A Taxonomic Review of South African Indigenous Meliaceae Using Molecular Systematics and Anatomical Data

Mariam Oyefunke Oyedeji Amusa, Ross Dylan Stewart, Michelle van der Bank, Ben Erik van Wyk

Research output: Contribution to journalArticlepeer-review


The Meliaceae are broadly distributed worldwide, with about 50 genera and over 1400 species. There are 11 genera in South Africa, with 13 indigenous and three naturalized species. Considering the diversity of the indigenous species of this family in South Africa and the lack of recent studies encompassing these species, a taxonomic revision of the South African indigenous species of Meliaceae is presented here. Phylogenetic analysis, anatomical data, herbarium collections, and online data sources were used in this study. The results confirm the monophyly of Melioideae and Swietenioideae. The incongruence of Turraea previously reported was resolved in this study. Most representative genera of South African Meliaceae were recovered monophyletic with strong support. However, multiple samplings of species and including more markers could provide a better understanding of the relationships among South African species of Meliaceae. The review of the taxonomy of the South African Meliaceae, and especially the study of diagnostic characters and hitherto recorded natural distributions, have value in providing an up-to-date inventory of the indigenous genera and species and an easy means of identifying the taxa. Anatomical characters may be of systematic value to explore higher-level relationships in the family. This study is a contribution to tropical botany and to a more comprehensive database for the Meliaceae.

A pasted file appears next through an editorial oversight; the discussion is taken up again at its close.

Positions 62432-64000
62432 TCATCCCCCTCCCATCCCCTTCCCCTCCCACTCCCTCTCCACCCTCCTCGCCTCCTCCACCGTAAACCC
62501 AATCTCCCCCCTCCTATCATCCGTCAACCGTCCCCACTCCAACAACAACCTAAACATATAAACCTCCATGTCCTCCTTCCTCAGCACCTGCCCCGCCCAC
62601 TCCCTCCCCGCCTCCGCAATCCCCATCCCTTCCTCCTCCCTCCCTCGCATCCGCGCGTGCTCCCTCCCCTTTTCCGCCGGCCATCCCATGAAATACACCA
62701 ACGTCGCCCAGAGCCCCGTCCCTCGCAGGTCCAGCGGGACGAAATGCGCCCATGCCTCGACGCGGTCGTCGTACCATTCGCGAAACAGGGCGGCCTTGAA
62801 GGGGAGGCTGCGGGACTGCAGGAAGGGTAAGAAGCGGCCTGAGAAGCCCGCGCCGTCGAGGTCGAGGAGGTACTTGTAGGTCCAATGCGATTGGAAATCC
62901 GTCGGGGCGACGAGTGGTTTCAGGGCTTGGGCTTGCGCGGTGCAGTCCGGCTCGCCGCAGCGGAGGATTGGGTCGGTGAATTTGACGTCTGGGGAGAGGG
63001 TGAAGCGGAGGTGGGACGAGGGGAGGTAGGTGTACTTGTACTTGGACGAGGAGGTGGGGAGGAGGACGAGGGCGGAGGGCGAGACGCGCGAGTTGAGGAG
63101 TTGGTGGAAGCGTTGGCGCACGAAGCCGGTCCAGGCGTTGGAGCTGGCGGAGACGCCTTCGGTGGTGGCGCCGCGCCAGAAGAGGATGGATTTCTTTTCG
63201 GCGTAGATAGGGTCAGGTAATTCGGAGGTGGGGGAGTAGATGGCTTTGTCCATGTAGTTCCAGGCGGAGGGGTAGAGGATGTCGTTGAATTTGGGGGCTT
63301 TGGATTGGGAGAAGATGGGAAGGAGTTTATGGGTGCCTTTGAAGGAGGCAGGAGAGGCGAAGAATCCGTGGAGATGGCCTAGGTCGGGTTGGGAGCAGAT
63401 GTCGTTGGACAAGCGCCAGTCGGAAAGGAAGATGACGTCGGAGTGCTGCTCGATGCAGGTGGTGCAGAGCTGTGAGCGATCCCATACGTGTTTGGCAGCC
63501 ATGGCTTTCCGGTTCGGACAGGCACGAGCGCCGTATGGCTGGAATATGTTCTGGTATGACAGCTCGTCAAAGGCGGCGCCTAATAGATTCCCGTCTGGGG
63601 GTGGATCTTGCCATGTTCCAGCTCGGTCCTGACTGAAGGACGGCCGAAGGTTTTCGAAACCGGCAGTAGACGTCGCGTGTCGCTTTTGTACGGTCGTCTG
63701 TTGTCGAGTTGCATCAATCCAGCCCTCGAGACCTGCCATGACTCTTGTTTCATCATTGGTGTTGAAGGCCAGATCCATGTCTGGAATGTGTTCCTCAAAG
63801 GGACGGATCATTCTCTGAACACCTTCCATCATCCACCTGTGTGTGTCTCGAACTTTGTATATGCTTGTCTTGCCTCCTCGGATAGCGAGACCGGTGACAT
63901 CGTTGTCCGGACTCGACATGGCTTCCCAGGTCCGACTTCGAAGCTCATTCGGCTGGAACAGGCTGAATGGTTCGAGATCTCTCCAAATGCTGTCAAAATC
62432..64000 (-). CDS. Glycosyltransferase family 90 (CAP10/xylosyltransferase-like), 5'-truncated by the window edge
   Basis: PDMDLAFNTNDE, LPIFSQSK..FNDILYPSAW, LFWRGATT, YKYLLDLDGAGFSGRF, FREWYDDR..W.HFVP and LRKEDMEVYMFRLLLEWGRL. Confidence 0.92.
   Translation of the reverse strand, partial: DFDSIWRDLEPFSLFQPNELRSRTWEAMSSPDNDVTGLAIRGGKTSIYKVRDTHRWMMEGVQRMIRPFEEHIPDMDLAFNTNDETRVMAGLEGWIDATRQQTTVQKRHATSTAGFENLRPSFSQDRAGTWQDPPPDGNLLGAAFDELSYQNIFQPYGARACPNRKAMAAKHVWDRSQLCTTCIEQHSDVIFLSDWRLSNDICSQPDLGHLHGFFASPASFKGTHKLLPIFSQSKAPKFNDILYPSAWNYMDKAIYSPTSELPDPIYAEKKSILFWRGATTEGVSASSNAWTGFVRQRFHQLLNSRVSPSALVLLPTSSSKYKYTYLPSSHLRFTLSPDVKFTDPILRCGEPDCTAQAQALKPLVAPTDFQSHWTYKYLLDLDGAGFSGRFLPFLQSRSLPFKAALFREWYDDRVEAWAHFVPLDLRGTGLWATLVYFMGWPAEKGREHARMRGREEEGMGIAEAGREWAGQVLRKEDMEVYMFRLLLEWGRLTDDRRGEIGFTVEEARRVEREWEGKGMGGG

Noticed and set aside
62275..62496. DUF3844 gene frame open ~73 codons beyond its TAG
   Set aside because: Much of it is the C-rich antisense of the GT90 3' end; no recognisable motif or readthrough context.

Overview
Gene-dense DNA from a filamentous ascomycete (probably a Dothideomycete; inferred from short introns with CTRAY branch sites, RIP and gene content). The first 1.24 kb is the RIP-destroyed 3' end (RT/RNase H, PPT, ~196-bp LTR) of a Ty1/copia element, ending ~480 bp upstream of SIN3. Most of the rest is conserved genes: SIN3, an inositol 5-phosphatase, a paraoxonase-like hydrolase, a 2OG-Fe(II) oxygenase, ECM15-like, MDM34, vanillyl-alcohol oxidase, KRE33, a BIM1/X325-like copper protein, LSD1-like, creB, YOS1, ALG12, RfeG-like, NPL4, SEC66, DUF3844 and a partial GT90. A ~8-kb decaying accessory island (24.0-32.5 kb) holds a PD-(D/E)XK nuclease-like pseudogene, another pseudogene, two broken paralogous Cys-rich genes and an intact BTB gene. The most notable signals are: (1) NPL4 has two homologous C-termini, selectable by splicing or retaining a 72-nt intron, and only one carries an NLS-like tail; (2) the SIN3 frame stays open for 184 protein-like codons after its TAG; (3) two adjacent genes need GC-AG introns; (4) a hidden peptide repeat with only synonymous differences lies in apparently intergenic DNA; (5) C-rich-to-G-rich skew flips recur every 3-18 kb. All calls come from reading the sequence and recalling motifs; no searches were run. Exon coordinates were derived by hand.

Original languageEnglish
Article number113
Issue number2
Publication statusPublished - Feb 2024


  • anatomy
  • diagnostic characters
  • geographical distribution
  • Meliaceae
  • molecular phylogeny
  • South Africa
  • taxonomy

ASJC Scopus subject areas

  • Ecology
  • Ecological Modeling
  • Agricultural and Biological Sciences (miscellaneous)
  • Nature and Landscape Conservation


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